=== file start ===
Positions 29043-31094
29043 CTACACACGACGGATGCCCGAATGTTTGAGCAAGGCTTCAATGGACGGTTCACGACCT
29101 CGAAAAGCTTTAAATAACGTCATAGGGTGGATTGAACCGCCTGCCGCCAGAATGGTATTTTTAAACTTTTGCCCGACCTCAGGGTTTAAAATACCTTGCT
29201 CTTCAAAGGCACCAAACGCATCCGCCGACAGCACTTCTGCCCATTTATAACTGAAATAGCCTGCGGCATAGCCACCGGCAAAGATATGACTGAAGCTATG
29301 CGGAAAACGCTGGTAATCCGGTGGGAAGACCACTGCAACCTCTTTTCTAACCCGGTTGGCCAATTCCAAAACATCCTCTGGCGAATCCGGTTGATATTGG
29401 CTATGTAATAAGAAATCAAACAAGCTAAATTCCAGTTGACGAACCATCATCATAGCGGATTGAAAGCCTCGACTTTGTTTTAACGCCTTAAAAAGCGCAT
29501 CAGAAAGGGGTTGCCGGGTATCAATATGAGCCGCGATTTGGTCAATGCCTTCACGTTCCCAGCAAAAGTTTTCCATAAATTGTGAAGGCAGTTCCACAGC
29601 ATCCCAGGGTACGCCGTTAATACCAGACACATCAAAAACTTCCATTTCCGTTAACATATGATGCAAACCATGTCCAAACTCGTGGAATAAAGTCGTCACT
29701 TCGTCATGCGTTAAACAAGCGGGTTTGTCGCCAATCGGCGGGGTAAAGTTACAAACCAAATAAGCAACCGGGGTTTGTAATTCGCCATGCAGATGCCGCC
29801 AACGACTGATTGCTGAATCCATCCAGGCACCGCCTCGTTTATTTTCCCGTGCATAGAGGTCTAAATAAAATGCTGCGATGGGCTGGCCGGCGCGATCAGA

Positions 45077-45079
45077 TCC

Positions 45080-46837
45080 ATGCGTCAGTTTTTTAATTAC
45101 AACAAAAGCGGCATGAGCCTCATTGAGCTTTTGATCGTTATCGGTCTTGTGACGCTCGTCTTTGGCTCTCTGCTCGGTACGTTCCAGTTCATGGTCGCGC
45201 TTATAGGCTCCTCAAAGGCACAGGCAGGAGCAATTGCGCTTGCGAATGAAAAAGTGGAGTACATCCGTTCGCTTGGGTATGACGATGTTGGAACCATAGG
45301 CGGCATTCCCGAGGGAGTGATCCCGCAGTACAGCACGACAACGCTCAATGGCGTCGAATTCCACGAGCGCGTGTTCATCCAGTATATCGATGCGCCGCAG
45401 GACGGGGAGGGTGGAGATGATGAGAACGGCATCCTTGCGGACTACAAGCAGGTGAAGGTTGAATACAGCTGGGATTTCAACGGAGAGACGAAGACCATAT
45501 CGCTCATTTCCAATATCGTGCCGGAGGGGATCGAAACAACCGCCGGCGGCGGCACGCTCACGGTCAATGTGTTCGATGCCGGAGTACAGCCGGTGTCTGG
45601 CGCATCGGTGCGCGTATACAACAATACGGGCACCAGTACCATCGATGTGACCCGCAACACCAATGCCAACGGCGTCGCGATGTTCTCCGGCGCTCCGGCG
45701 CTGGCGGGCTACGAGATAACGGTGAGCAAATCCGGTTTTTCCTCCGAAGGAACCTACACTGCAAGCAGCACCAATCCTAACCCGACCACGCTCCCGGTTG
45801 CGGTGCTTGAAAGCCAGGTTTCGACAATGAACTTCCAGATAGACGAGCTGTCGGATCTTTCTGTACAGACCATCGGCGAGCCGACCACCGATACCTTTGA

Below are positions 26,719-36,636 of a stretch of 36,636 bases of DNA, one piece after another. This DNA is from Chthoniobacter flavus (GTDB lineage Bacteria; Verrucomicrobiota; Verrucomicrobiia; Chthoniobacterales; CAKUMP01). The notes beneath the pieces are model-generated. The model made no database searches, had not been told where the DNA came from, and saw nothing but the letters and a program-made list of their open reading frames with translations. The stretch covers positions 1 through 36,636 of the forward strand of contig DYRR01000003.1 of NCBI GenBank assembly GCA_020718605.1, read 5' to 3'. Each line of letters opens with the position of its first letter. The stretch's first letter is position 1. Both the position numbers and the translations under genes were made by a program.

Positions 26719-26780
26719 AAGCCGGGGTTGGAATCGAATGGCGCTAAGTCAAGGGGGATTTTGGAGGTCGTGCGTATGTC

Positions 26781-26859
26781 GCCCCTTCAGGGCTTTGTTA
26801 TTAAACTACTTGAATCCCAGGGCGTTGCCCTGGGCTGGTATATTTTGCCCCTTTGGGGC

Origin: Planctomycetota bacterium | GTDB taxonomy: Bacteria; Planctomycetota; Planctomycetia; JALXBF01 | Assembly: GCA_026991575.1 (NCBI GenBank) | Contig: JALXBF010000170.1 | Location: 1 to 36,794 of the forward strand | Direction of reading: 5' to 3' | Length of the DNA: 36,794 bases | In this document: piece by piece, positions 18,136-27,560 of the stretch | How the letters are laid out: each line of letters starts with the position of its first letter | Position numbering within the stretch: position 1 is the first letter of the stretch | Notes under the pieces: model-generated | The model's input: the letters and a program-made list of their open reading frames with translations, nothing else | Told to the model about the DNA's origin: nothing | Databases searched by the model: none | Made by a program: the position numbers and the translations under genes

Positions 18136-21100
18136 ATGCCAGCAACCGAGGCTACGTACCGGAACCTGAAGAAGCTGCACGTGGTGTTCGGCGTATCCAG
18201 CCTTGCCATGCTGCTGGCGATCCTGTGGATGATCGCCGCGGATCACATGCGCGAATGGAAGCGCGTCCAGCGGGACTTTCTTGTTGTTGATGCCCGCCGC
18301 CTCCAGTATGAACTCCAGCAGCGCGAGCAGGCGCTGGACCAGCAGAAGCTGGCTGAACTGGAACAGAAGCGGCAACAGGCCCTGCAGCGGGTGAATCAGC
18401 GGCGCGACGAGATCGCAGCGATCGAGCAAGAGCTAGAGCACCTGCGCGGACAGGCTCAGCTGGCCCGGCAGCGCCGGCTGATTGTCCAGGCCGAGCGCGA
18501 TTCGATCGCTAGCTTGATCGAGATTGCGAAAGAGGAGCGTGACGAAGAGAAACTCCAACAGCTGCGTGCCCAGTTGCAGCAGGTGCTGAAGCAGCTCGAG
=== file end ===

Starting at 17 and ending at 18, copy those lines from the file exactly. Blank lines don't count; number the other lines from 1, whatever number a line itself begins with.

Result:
45301 CGGCATTCCCGAGGGAGTGATCCCGCAGTACAGCACGACAACGCTCAATGGCGTCGAATTCCACGAGCGCGTGTTCATCCAGTATATCGATGCGCCGCAG
45401 GACGGGGAGGGTGGAGATGATGAGAACGGCATCCTTGCGGACTACAAGCAGGTGAAGGTTGAATACAGCTGGGATTTCAACGGAGAGACGAAGACCATAT